Isaac (Yitzchok) resembled his father Abraham in many ways. In fact, he looked so much like his father that there could be no mistake in anybody's mind about their being father and son. Our Sages say that G‑d fashioned Isaac's face to be exactly like his father's because there were some wicked people who spread tales that Isaac's father was Abimelech, king of the Philistines, or that Isaac was a foundling whom Abraham and Sarah adopted. It is impossible, these talebearers said, that Abraham should become a father at the age of 100 years and Sarah at the age of 90. But when people saw Abraham and Isaac with their own eyes, there could be no doubt in their mind that Abraham was Isaac's father, and Isaac was Abraham's son (B.M. 87a).

Isaac was born on the first day of Pesach (Rosh Hashana 11a). He was the first Jew to be born a Jew, whose parents were Jews. He was also the first Jewish boy to be circumcised at the age of eight days.

Isaac was 37 years old, and unmarried, when G‑d commanded Abraham to offer him up as a Burnt Offering. In this connection, our Sages tell us the following story:

Ishmael, who was 13 years older than Isaac, boasted that he was more devoted to G‑d than Isaac. "I was already 13 years old when I was circumcised. I willingly submitted myself to this painful operation. But you, Isaac, were a baby, eight days old. You knew nothing of what was going on . . .

"It does not require so much courage to undergo a Brith," Isaac replied. "A little pain, a few drops of blood, and that's all. But I assure you, if I were commanded this very day to give my whole life to G‑d, I would do it without hesitation!"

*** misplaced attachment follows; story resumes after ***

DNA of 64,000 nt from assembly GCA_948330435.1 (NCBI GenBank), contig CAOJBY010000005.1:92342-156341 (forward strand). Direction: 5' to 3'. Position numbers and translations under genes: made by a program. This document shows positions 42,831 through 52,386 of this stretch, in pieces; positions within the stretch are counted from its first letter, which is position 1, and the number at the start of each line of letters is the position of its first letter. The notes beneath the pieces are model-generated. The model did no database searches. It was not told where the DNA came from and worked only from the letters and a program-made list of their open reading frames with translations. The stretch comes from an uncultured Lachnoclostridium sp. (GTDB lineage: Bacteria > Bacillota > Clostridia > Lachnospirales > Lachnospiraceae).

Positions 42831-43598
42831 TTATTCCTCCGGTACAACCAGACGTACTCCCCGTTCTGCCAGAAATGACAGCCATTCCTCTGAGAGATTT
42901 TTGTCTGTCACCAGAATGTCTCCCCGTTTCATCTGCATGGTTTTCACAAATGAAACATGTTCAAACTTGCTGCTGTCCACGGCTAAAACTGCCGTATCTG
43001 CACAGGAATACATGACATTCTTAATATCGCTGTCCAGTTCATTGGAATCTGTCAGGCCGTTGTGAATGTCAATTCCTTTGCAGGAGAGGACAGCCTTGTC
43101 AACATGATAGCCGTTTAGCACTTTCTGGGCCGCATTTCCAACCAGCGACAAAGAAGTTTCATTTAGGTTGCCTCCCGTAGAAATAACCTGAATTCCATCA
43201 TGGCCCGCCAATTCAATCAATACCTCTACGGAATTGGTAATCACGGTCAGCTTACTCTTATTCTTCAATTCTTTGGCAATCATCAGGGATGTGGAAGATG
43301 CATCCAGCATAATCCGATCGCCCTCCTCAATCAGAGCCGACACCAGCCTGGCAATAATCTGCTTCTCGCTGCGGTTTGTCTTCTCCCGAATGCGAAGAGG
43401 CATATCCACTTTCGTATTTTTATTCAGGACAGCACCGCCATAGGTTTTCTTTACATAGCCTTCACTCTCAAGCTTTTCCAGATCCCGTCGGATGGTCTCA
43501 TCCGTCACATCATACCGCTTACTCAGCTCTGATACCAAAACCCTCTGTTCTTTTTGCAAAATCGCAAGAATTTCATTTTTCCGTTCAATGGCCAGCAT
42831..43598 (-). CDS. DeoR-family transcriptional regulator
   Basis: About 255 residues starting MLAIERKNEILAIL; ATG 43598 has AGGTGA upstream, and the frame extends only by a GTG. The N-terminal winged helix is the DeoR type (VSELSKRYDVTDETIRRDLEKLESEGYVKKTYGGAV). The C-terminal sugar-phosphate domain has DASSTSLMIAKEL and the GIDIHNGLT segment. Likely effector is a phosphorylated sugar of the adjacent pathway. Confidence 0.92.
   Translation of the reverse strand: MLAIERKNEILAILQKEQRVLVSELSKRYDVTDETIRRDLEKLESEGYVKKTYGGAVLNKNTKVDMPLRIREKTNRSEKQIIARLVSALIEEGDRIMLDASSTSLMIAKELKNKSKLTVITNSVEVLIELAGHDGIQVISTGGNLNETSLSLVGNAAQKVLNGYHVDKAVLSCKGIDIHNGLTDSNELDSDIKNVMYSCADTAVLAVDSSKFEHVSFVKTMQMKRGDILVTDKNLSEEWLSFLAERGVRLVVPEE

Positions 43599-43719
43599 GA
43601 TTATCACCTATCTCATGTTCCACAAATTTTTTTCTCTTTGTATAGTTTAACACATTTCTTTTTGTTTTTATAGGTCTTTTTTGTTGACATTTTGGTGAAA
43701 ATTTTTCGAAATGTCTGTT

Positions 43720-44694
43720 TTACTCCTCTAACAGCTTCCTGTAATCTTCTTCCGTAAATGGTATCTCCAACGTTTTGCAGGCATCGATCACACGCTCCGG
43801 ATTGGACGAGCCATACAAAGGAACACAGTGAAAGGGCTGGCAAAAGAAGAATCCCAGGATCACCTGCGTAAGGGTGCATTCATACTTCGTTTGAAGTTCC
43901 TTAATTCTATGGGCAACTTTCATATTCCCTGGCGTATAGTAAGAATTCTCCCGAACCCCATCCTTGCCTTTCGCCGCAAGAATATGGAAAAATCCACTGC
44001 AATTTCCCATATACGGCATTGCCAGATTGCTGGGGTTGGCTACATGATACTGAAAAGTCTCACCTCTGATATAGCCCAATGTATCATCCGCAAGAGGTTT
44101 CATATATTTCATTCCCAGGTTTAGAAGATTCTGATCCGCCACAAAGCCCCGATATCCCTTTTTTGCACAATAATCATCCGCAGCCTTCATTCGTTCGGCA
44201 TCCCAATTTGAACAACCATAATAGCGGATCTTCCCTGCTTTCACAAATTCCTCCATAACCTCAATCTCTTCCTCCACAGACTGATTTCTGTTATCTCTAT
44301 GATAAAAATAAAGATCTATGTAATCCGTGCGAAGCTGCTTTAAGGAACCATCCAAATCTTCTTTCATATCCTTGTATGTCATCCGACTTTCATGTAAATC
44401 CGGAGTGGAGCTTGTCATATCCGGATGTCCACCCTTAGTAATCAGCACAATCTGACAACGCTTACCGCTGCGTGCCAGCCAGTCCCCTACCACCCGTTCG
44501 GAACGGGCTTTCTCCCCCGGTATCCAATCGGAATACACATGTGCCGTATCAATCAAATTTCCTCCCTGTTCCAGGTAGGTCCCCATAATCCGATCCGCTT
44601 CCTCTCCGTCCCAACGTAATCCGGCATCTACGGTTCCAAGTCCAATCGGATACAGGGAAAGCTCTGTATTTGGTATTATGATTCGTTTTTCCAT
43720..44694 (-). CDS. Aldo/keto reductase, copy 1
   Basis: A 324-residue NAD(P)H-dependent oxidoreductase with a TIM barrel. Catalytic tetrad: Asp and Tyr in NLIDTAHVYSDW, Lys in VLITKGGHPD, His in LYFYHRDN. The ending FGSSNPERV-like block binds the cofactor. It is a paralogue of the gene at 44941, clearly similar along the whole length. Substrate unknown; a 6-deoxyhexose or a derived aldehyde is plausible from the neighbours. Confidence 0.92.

No sooner were these words spoken than G‑d commanded Abraham to offer Isaac as a Burnt Offering. This was the greatest test to which Abraham was put during his lifetime, but it was no less of a test for Isaac. Our Sages tell us (what they infer from the text of the Akedah in the Torah) that Isaac knew that he was to be the Offering. For, while all necessary things were taken for the sacrifice, such as firewood, fire, and a knife, the most important thing of all, the lamb, was missing. Isaac knew that his father would not have been so careless as to forget the lamb; there was only one explanation: He, Isaac, was to be the "lamb." His father's reply confirmed this. For, when Isaac asked his father, "Where is the lamb for the Burnt Offering?" Abraham replied, "G‑d will provide for Himself the lamb, for an offering, my son." Abraham hesitated after the word "lamb," as if to say "for an offering-my son." There was no doubt in Isaac's mind any more, yet both father and son were equally determined to carry out G‑d's bidding with all their heart and soul.

After the "Akedah" happily turned out to be only a test of their faith in G‑d and of their obedience to His commands, Abraham immediately sent his son Isaac to Shem, Noah's son, to learn G‑dly wisdom from the man who himself witnessed the Flood and was saved in his father's Ark. Abraham returned home without Isaac, to find that his wife Sarah had passed away, at the age of 127 years. Abraham mourned the death of his wife and buried her in the Cave of Machpelah which he had bought from Ephron the Hittite prince.

At the age of 40 years, Isaac married Rebeckah (Rivka) his second cousin. She was the granddaughter of Nahor, his father's brother. Eliezer, Abraham's trusted servant, had brought her from the City of Nahor (in Mesopotamia), after carrying out most faithfully the mission which Abraham had given him. Rebeckah was a true comfort to Isaac whose heart had been filled with sorrow since the death of his mother. In her piety, kindness and daily conduct in general, Rebeckah was so much like Sarah, that it seemed to Isaac as if his mother was living again.